Techniques For Carving A North American Bison Skull

Monday 9 July 2018

Since growing up and living in Montana, where the American bison has existed alongside Native American culture for thousands of years, I have been in awe of the power and grace of this iconic image of the American West. The bison personifies the West and its culture, roaming the prairies of North America in herds of 30 to 60 million during the 1800s. But by 1889, only 1,000 were left.

My curiosity to carve a full sized bison skull grew in 2009. I researched the anatomy of the skull for months before attempting to carve it, carefully gauging its anatomy to ensure accuracy. Finding a board of exotic wood wide and long enough to accommodate the width, height and length of a full sized bison skull was a difficult process but eventually I decided on a beautiful board of figured bubinga wood.

Carving the teeth

As with any wood carving, I had to leave more than enough wood in the tooth section of the skull to get the desired effect of each tooth. Once I got to this part of the carving, I used a chisel and mallet to eliminate the palate section between the two rows of teeth. With this completed, I focused on the teeth themselves. Always referring to an actual bison skull, I drew the outline of each tooth on both rows; drawing the lateral (outside) aspect, then the bottom or 'chewing'side and finally the anterior (inside) aspect of each tooth.

I then separated the teeth by eliminating the wood between them, accomplishing this with a variety of small 6mm (1/4) Dremel tool bits. Slowly eliminating the wood between the teeth, I gauged the accuracy of each tooth by comparing it to the real skull. Once I had each row of teeth completed, I sanded off each tooth. When carving teeth, sanding is the key to smoothness.

I used a great deal of hand sanding with 400-grit sand paper as well as the Guinevere Sander from King Arthur's Tools. This sanding tool is a must for me and when used correctly can eliminate hundreds of hours of hand sanding.

Carving the back view and entire skull

The most critical aspect of carving this skull was the exact placement of the eye sockets. Once I had these correctly placed and outlined, I could judge the accuracy of other anatomical points of reference, for example, the nasal cavity and the back portion of the skull. To get the cranial dips and valleys of the back of the skull, I used the Holy Galahad grinding disc to get it roughed out. I then used the Guinevere sanding tool to sculpt these dips and valleys. When carving from exotic wood, it is critical to get as much of the form you are trying to accomplish with a grinding disc due to the wood's density and hardness. From here, you can begin to sculpt with the sanding tool, slowly eliminating the wood you don't want. This takes a tremendous amount of time to do, but the end result is well worth it. To secure the horns to the skull, I used moulding clay on the inside so that the horn sticks to the skull and does not twist or fall off.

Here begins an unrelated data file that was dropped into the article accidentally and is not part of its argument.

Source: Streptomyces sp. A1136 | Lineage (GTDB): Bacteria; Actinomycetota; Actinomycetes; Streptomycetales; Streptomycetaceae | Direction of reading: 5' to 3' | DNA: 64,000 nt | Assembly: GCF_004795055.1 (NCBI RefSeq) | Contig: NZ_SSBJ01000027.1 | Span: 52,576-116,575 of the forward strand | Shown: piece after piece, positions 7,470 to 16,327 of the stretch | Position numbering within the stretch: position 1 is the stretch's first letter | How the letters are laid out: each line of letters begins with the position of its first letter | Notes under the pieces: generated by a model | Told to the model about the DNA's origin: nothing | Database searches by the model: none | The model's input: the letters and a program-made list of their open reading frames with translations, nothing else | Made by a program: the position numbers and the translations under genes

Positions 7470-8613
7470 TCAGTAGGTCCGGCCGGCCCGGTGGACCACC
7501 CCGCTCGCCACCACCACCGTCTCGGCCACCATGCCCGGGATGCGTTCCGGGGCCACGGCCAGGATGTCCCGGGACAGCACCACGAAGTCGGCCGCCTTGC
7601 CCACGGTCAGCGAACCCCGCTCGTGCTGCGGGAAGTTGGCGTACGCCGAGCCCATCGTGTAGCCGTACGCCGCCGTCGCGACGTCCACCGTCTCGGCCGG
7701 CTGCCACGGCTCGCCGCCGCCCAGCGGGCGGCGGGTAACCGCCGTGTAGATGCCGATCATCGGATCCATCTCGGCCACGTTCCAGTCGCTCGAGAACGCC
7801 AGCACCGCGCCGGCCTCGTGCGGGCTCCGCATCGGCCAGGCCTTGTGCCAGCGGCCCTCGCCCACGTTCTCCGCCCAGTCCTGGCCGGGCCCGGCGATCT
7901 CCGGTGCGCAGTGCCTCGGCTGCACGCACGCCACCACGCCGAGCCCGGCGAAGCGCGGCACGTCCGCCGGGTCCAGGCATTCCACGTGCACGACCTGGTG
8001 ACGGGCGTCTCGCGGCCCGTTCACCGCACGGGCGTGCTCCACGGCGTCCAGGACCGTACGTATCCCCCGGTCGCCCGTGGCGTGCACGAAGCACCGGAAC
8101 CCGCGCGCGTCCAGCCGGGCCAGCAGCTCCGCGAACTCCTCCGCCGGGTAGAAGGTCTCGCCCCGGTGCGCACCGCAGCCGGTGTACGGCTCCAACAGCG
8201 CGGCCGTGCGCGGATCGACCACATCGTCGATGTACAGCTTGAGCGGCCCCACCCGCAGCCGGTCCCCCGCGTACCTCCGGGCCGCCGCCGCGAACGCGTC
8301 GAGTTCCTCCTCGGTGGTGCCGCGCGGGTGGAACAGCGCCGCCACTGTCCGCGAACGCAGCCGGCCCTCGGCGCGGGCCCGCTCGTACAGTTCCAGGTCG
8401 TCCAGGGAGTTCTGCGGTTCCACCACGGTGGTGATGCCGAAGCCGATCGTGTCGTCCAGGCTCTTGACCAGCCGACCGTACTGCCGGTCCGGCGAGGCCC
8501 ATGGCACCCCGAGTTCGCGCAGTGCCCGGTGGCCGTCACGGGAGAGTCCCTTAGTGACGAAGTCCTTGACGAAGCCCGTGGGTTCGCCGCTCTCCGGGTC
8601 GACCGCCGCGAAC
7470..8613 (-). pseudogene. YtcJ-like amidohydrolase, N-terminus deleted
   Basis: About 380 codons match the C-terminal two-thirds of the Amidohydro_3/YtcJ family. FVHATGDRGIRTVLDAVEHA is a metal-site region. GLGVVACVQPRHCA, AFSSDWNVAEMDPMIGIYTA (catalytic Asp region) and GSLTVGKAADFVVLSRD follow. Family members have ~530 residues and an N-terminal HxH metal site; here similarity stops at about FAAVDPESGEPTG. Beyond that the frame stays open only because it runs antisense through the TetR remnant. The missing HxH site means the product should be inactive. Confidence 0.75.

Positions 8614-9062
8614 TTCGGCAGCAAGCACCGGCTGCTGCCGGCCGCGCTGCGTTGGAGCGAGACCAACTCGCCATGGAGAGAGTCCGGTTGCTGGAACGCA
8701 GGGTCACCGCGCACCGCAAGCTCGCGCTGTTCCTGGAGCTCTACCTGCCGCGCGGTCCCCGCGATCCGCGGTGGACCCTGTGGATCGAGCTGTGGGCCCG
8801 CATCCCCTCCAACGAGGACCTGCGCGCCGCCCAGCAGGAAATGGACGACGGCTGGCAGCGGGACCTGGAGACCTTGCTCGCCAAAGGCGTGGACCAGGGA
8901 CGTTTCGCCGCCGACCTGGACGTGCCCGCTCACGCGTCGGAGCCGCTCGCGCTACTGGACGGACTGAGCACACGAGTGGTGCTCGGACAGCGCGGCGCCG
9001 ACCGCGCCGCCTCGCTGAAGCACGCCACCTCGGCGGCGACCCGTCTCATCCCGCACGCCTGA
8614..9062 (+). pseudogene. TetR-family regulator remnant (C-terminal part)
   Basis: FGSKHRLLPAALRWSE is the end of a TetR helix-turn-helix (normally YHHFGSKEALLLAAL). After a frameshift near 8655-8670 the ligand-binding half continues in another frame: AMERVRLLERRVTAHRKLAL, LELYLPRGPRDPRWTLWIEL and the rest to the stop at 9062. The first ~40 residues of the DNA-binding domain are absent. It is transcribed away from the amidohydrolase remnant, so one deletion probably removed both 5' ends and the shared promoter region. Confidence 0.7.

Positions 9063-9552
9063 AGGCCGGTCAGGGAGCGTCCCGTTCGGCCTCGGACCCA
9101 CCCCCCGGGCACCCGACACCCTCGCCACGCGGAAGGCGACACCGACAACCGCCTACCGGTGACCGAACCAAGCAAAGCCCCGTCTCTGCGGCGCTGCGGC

Carving the horns

For the horns, I used a solid block of wenge wood, which beautifully represents the black horns of a North American bison. I traced the outline onto my block of wenge wood. From here, I cut the shape for the horn with a bandsaw and used a Holy Galahad grinding disc to create the natural shape of a real horn. When I had the horn shaped correctly, I used the Guinevere inflatable sander with 80-grit sandpaper sleeve to sculpt the horn into shape. I followed up with 150, 220, and 320-grit sandpaper – in that order – shaping and smoothing the wood along the way. Finally I finished up with 1,200-grit sandpaper and 0000 steel wool. To gain access or hollow out the inside of the horn, I drilled holes into the bottom and then began to use a No. 10 Fabrik-Marke chisel to eliminate the wood. This took a considerable amount of time to do and I was extremely mindful not to make the walls of the horns so thin that they would break.

'Big Medicine; A Tribute to the American Bison' took 8 months to complete from start to finish with over 500 hours of carving and sanding time. To view this or other Tom Dean carvings, please visit his website.